In the run-up to Crufts, a genuinely excellent piece has appeared in Dog World, the publication of the boiled-in-the-oil show-dog set in Great Britain. Read the whole thing, but here's a quick sample:
I know the dog world got very upset by the media accusation of its practising eugenics – but why? Eugenics is ‘the science of improving the population by controlled breeding for desirable genetic characteristics’. In its dictionary form, there is nothing wrong with that idea, despite all its ghastly historical connotations. Indeed, is it not exactly what pedigree dog breeders have been trying to do for hundreds of years – improve individual dog breeds? Of course, the problem does not lie in the act itself but in the interpretation of a desirable genetic characteristic and what improves it. Even historically it was ever thus.
The real problem is that one man’s ‘superb brachycephalic skull’ is another man’s ‘dog who looks as if he walked into a barn door – if he could walk that is because he does seem a little short of breath.’Surely what is happening at the moment is a matter of confusion over priorities and that all important focus. For example, one person choosing a stud dog might think that they would be improving the breed by shortening their bitch’s brachycephalic skull still further to produce extreme breed type. Wow – this one will knock their socks off in the rings!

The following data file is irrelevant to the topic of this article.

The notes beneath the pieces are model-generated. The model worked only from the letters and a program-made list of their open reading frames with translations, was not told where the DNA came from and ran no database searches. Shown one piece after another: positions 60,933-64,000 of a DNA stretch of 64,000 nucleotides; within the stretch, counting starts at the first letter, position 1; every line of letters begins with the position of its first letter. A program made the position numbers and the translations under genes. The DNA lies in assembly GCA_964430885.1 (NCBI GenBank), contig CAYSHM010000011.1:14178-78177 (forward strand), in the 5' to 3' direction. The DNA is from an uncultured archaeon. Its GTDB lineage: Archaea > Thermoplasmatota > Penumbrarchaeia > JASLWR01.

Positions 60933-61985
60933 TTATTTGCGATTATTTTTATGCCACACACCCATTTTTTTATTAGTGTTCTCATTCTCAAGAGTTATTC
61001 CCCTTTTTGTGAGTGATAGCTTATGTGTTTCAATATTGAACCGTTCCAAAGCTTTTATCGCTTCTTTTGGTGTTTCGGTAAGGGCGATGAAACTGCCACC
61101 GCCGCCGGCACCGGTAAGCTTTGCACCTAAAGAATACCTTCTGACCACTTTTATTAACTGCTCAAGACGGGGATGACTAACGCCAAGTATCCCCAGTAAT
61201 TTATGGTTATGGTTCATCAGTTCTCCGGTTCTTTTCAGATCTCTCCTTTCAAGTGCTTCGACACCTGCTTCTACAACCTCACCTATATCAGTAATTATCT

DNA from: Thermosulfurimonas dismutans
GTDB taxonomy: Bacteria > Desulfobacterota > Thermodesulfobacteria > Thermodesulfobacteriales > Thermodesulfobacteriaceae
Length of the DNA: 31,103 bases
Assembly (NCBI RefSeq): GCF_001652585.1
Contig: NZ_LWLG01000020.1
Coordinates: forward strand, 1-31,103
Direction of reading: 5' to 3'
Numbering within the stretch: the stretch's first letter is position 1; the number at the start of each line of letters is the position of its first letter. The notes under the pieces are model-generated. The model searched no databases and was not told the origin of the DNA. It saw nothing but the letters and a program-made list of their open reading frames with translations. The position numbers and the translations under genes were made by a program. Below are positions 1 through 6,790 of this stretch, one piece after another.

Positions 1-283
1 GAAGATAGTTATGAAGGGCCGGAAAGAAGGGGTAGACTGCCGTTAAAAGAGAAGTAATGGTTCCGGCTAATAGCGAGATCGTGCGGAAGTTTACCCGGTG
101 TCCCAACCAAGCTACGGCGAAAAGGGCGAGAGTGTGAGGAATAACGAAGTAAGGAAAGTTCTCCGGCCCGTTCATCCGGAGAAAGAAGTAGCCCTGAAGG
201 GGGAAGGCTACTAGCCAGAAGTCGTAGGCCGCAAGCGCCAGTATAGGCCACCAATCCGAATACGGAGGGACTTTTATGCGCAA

On the other hand, someone else might say that the only improvement would be achieved by lengthening that same skull so that the nasal passages were less obstructed and the dogs could breathe more easily. Its choice of emphasis is why the Kennel Club and its breed Standards have come in for such a pounding in the press. If breed ‘A’ has such a short skull that it can’t breathe, then it must be the KC’s fault because it publishes the breed Standard that highlights such a skull as desirable. The KC chooses the emphasis and so it must bear the brunt of the criticism when the majority disapprove of the results.....
.... Almost all the pedigree dogs we breed end up in pet homes so, regardless of our desires for the tiny minority who are destined for the show ring, surely we need to respect and respond to the desires of society as a whole? If we continue to set ourselves apart from society’s sensibilities then we run the very real risk of acquiring pariah status which is a dangerous place to be in what is plainly a very judgemental, modern world.
All that has happened since last August begs certain important philosophical questions which must be addressed by each one of us individually and collectively as a hobby, awkward and difficult though they are. >> To read the rest.
Now here's the voice of reason, and the first step down the road to discourse!
Check your values? Yes!
Accept responsibility for publishing breed standards that select for defect? Yes!
Recognize that most dogs, even dogs bred by top show exhibitors, are pets? Yes!
Vow to learn the real history of dogs and the real history of the Kennel Club? Yes!
How could any of this be controversial?
Hat's off to Jessica Holm, the author! Well said, well thought, well done.